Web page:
STT Considerations - part 2

This article was posted on November 30, 2007

The second part of an STT tournament will usually be a short handed frenzy. I've heard people talk about short handed and long handed STTs. That kind of beats me why, because every STT (except heads-up ones) has both a short handed and a long handed stage. If you're not a good enough player you won't be around to see the short handed phase, but that doesn't mean it's not there.

Anyway, short handed STT play is no rocket science. The fewer people there are left around the table, the more aggressive you have to be, for several reasons. First of all, if the game becomes short-handed, that means it's nearing its final stages, which also means that it's probably been going on for a while. In an STT that also means that the blinds have reached some pretty scary sums by that time. That pretty much has everyone with their backs against the wall, except for the chip-leader, but he can't afford to rest on his laurels either.
The fact that everyone is forced to fight it out, will spark some pretty aggressive little battles. While I do stand by my statement that going all-in in a tourney bears some pretty bad implied odds, I must admit that at this stage, you'll probably be forced to make that move sooner or later. This is actually the best time to provoke an all-in with a positive expected value hand. Sure, you will need to get a tad a lucky too, but as Doyle Brunson himself once said: it's about luck too, don't believe anyone who tells you otherwise.

Another reason to turn into a maniac has to do with the nature of short handed play. With fewer players, there will be fewer hands at the table that can potentially gang up on yours. Don't be surprised if you see the other guys take down pots on a pair or even a high-card.
Last but not least, you'll be forced to play hard by the circumstances: if you aim to win the tourney and not just finish ITM, this is the best time to build up your stack (because of the odds short handed play bears) or even to attempt to snatch the chip-lead.
If you're really under-stacked, you need to get up from the floor as fast s you can or you'll be dragged outside and dumped before you know it.

The very last stage of the game is my favorite part. It's a heads up confrontation between the eventual winner and the eventual runner up, out of which I'm not going to further detail in whose shoes you'd rather be. This heads-up stage requires some very sharp poker skills, because it's going to be one of the most demanding situations you've ever found yourself in. The play is extremely fast. Nowhere are there as many hands/hour played as in Heads-up games.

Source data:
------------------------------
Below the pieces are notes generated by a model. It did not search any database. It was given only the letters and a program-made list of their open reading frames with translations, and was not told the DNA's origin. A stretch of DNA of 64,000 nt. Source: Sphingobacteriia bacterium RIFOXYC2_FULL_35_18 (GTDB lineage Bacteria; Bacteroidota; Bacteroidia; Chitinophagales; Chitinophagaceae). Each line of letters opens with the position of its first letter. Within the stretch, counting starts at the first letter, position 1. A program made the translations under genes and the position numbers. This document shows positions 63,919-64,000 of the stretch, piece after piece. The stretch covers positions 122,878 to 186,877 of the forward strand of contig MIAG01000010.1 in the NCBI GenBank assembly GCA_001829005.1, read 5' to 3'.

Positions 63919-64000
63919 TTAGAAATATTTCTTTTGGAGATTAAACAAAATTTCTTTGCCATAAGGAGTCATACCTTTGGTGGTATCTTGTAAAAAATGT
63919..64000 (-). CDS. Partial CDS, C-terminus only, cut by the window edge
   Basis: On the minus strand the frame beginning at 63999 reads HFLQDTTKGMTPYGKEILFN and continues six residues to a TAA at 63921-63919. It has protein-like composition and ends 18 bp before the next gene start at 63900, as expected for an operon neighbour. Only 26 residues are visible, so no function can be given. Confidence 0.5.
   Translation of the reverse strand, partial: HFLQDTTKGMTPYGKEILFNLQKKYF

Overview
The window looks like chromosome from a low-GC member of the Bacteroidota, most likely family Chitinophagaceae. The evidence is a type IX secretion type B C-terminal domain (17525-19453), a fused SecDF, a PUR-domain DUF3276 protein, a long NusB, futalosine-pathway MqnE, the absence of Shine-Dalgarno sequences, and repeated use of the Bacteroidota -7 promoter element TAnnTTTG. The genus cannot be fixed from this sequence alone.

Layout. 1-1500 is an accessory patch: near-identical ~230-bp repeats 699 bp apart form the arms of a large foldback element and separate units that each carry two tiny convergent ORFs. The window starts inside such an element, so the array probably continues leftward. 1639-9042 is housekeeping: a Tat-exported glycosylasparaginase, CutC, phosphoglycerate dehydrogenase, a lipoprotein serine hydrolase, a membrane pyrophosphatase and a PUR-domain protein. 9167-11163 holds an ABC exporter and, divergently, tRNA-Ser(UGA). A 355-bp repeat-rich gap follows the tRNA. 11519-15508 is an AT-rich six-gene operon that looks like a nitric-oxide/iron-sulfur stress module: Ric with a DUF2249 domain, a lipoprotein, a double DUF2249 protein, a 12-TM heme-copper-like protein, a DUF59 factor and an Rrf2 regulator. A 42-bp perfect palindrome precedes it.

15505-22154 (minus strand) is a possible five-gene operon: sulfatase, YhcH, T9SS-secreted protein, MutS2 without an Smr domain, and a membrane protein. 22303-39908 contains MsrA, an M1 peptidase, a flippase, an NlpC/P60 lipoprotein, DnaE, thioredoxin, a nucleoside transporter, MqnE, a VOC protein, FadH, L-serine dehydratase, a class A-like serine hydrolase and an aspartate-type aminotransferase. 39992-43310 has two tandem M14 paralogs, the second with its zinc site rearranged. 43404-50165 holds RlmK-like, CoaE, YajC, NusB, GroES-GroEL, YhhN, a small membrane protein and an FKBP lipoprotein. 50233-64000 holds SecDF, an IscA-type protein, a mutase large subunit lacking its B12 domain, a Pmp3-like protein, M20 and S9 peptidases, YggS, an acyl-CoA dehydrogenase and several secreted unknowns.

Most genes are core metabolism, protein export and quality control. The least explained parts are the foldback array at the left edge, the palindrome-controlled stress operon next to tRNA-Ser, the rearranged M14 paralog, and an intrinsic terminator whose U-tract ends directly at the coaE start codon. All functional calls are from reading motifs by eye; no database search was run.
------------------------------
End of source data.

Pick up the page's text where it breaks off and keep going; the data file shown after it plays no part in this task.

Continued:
That'll mean that whatever mistake you make, you'll find yourself rejoicing in the runner-up position really fast. The mistakes made here will have far bigger repercussions than anything you can possibly do at a full table. The extremely short-handed nature of the game means hand values further plummet: K, x is a hand you definitely want to see the flop on, but sometimes J,x will have to do too. If you're a maniac who likes to see flops, 'you're going to enjoy this stage of the STT.

While you're playing all those hands and seeing all those flops, remember: you have your opponent's undivided attention, and he'll be reading you all the time. Now, if you're a good player, that's going to be a treat for you. You can continuously exploit what your opponent thinks of you, and have him spinning like a mad dog chasing his tail in no-time at all. The goal is always to get him into an all-in on a hand which presents you with better pot odds than him. If you have stack superiority, it really all comes down to a cat and mouse game, and only an extremely vicious streak of bad luck should be able to get you off-balance.

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